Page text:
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Imperfect Oracle: The Epistemic and Moral Authority of Science

Theodore L. Brown

Published by Penn State University Press
ISBN 10: 0271035366 / ISBN 13: 9780271035369
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Title: Imperfect Oracle: The Epistemic and Moral ...

Publisher: Penn State University Press

Binding: Paperback

Book Condition: New

Book Type: Paperback

Description:

Paperback. 352 pages. Dimensions: 9.1in. x 6.0in. x 0.9in.Science and its offshoot, technology, enter into the very fabric of our society in so many ways that we cannot imagine life without them. We are surrounded by crises and debates over climate change, stem-cell research, AIDS, evolutionary theory and intelligent design, the use of DNA in solving crimes, and many other issues. Society is virtually forced to follow our natural tendency, which is to give great weight to the opinions of scientific experts. How is it that these experts have come to acquire such authority, and just how far does their authority reach Does specialized knowledge entitle scientists to moral authority as well How does scientific authority actually function in our society, and what are the countervailing social forces (including those deriving from law, politics, and religion) with which it has to contend Theodore Brown seeks to answer such questions in this magisterial work of synthesis about the role of science in society. In Part I, he elucidates the concept of authority and its relation to autonomy, and then traces the historical growth of scientific authority and its place in contemporary American society. In Part II, he analyzes how scientific authority plays out in relation to other social domains, such as law, religion, government, and the public sphere. This item ships from multiple locations. Your book may arrive from Roseburg,OR, La Vergne,TN. Bookseller Inventory # 9780271035369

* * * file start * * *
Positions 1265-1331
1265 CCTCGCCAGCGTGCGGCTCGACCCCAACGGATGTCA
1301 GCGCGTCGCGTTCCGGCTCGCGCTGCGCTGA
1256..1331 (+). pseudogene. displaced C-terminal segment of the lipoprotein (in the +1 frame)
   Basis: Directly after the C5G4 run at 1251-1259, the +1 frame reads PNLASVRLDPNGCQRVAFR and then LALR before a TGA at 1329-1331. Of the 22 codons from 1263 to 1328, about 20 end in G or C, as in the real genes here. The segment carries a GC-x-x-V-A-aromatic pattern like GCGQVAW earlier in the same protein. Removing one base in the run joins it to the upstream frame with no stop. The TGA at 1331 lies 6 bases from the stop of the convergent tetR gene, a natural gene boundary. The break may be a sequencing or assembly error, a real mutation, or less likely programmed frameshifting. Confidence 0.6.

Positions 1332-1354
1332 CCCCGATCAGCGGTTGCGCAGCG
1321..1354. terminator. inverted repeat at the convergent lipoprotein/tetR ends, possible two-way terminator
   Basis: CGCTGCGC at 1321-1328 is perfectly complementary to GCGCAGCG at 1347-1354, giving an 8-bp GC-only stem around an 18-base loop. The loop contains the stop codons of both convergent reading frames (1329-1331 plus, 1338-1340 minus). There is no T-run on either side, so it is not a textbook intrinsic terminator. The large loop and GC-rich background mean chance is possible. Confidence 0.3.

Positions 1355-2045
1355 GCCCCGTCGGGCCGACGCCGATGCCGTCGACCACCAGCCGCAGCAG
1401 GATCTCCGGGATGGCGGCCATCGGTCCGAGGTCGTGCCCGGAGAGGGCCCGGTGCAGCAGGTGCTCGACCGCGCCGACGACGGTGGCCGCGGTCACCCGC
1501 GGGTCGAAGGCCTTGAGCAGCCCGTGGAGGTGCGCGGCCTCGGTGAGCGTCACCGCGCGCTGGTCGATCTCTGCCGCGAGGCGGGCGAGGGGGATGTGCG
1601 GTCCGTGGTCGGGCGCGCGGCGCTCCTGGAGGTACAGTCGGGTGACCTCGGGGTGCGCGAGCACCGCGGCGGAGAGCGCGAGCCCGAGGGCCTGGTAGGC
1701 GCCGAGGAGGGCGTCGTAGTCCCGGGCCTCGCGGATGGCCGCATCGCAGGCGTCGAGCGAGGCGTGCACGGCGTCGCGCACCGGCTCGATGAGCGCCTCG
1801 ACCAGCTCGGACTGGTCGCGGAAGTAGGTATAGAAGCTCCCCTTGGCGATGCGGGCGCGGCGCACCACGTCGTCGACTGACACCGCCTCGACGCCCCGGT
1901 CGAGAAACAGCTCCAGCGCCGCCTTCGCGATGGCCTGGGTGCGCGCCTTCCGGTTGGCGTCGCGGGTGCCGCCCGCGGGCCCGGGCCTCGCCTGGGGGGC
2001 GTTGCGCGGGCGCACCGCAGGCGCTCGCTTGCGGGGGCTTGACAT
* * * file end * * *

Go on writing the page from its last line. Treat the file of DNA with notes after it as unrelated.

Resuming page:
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Science and its offshoot, technology, enter into the very fabric of our society in so many ways that we cannot imagine life without them. We are surrounded by crises and debates over climate change, stem-cell research, AIDS, evolutionary theory and ?intelligent design,? the use of DNA in solving crimes, and many other issues. Society is virtually forced to follow our natural tendency, which is to give great weight to the opinions of scientific experts. How is it that these experts have come to acquire such authority, and just how far does their authority reach? Does specialized knowledge entitle scientists to moral authority as well? How does scientific authority actually function in our society, and what are the countervailing social forces (including those deriving from law, politics, and religion) with which it has to contend?

Theodore Brown seeks to answer such questions in this magisterial work of synthesis about the role of science in society. In Part I, he elucidates the concept of authority and its relation to autonomy, and then traces the historical growth of scientific authority and its place in contemporary American society. In Part II, he analyzes how scientific authority plays out in relation to other social domains, such as law, religion, government, and the public sphere.

About the Author:

Theodore L. Brown is Professor Emeritus of Chemistry and Founding Director Emeritus of the Beckman Institute at the University of Illinois. From 1980 to 1986, he served as Vice Chancellor for Research and Dean of the Graduate School there. He is co-author of the best-selling chemistry textbook Chemistry: The Central Science, now in its eleventh edition from Prentice Hall. Besides his scientific research publications, he is also the author of a previous study in the philosophy of science titled Making Truth: Metaphors in Science (2003) as well as Bridging Divides: The Origins of the Beckman Institute at Illinois (2009).

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